FIG. 13 is a portion of the matrix shown in FIG. 3, in enlarged scale.
FIGS. 14(a) through 14(f) illustrate timing signals for operation of the convergence control system shown in FIG. 8.
FIG. 15 is a block diagram of a convergence control system having a plurality of channels for generating a plurality convergence correction signals.
The scan area of a raster 18 is shown in FIG. 3. The scan area is defined by a plurality of sections or blocks, for example 30, 32, etc., forming a matrix. The scan area of a raster 20 is shown in FIG. 4, and includes a matrix defined by blocks, for example 30', 32', etc. The uppermost row of each matrix, defining areas or portions 22, 22' represents the time necessary for a vertical retrace, approximately 825 microseconds for a 2H progressively scanned signal at 60 Hz. The three leftmost columns defining areas or portions 24, 24' represent the time needed for each horizontal retrace, which for the same 2H signal is approximately 10 microseconds. Areas or portions 22, 22' and 24, 24', representative of the vertical and horizontal retrace times respectively, are inactive scan areas. The remaining areas or portions 26, 26' are the active scan areas. The size of the active scan area 26 and the grid is somewhat larger than, for example, the boundary 10 of the projection screen of the projection television apparatus or the image display portion of the cathode ray tube in a direct view television. The active scan area 26' and the grid are considerably larger than the display area, defined by boundary 10. Top pincushion distortion may be so severe that, if uncorrected, the middle of even the first horizontal scan line may bow downwardly into the visible part of the display. Convergence correction must therefore be provided for all horizontal scan lines, even if not intended to be visible. Alternatively, the nonvisible horizontal scan lines may be blanked, if not corrected for convergence distortion.
Each of the active scan areas 26, 26' is defined by a matrix of 12 rows and 16 columns, which define convergence correction grids having 13 horizontal grid lines and 17 vertical grid lines, respectively so numbered. The horizontal scan time between each adjacent vertical grid line is approximately 1.68 microseconds. The number of horizontal scan lines required for traversing each row, that is, the distance between adjacent vertical grid points, depends on the scanning rate and the interlaced or noninterlaced nature of the frames. For the grids shown, and at 2H scanning rates, there are: 48 lines per row, for noninterlaced scanning at 50 Hz; 40 lines per row, for noninterlaced scanning at 60 Hz; 24 lines per row, for interlaced scanning at 100 Hz; and, 20 lines per row, for interlaced scanning at 120 Hz.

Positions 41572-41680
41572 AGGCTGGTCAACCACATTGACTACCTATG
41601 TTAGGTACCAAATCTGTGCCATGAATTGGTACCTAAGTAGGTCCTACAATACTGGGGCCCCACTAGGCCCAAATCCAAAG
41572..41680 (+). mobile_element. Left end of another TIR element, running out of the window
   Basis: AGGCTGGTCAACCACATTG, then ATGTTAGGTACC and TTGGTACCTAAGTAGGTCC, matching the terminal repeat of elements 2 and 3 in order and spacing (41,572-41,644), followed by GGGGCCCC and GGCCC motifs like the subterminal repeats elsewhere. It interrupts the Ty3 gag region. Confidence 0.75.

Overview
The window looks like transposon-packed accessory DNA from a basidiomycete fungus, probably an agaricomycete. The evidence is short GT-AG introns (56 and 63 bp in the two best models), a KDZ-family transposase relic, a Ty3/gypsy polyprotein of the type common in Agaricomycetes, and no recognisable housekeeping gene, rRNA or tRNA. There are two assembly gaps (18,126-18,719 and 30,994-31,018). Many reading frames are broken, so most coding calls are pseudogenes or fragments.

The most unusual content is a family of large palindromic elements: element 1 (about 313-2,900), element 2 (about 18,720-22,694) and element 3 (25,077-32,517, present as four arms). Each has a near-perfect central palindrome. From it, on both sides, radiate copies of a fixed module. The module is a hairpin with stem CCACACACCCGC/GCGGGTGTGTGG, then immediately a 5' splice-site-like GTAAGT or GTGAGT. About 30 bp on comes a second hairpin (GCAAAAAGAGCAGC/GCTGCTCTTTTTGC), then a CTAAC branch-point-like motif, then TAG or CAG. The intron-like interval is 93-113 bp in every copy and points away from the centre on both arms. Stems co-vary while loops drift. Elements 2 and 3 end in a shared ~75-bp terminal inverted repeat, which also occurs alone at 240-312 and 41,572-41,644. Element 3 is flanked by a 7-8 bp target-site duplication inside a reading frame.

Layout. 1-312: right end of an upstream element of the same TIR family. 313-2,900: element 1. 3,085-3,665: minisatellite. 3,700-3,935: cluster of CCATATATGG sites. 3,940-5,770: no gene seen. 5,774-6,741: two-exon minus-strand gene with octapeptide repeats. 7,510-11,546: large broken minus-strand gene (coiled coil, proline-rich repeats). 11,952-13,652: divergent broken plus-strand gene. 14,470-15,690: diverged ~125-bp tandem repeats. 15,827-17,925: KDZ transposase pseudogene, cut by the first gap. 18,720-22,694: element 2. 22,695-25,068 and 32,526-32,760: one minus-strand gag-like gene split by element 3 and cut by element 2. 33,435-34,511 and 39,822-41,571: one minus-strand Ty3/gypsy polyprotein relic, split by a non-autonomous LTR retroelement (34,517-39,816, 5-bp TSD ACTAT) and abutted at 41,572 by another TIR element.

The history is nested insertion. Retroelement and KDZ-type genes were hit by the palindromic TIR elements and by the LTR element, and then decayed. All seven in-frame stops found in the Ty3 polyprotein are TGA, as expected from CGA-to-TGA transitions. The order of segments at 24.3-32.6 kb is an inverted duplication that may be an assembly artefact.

The horizontal scan lines are spaced farther apart in an overscan mode because the same number of scan lines must traverse a larger vertical dimension. In FIG. 5, a vertical deflection circuit 2 generates a vertical deflection current Iv synchronized with a vertical rate frequency signal fv. Vertical deflection circuit 2 is responsive to a mode selector 4, which provides command information to the vertical deflection circuit identifying one of a plurality of vertical modes or formats, each of which may be characterized by a raster of a different vertical height. The mode selector 4 may be responsive to mode selection signals, which may be generated, for example, by buttons 6. As illustrated, the buttons 6 may be selectively depressed to initiate normal and overscan modes. Normal mode may be operable as a default mode of operation, in which case buttons 6 would be used to initiate other than normal modes.
The solid line signal in FIG. 6 represents a normal vertical deflection current Iv. The maximum and minimum values are shown by arbitrary units which equal +1 and -1 respectively. The period corresponds to the time duration of each vertical field, Tv. The normal current Iv would be used in the raster shown in FIG. 3. The overscan current shown by dotted line extension of the normal current would be used for the raster shown in FIG. 4. The raster in FIG. 4 is larger in vertical dimension than the raster in FIG. 3 by a factor of 4/3. Accordingly, the maximum and minimum values are approximately +1.33 and -1.33 respectively. The period Tv is the same for both signals, as the vertical period is a function of the video source.
Reference numerals 30 and 32 identify two blocks or sections in FIG. 3. Block or section 30 is bounded by grid intersection points A, B, G and H. Block or section 32 is bounded by grid intersection points B, C, H and I. In FIG. 4, block or section 30' is bounded by grid intersection points A', B', G' and H'. Block or section 32' is bounded by grid intersection points B', C', H' and I'. Blocks or sections 30 and 32 are shown in enlarged scale in FIG. 13.
In terms of the standard notation of an (X, Y) coordinate system, grid point A lies on coordinates (1, 1). Grid point B lies on coordinates (1, 2). Grid point C lies on coordinates (1, 3). Grid point G lies on coordinates (2, 1). Grid point H lies on coordinates (2, 2). Grid point I lies on coordinates (2, 3). The same is true for grid points A', B', G' and H' although respective correction values may be different because the grid points will not coincide.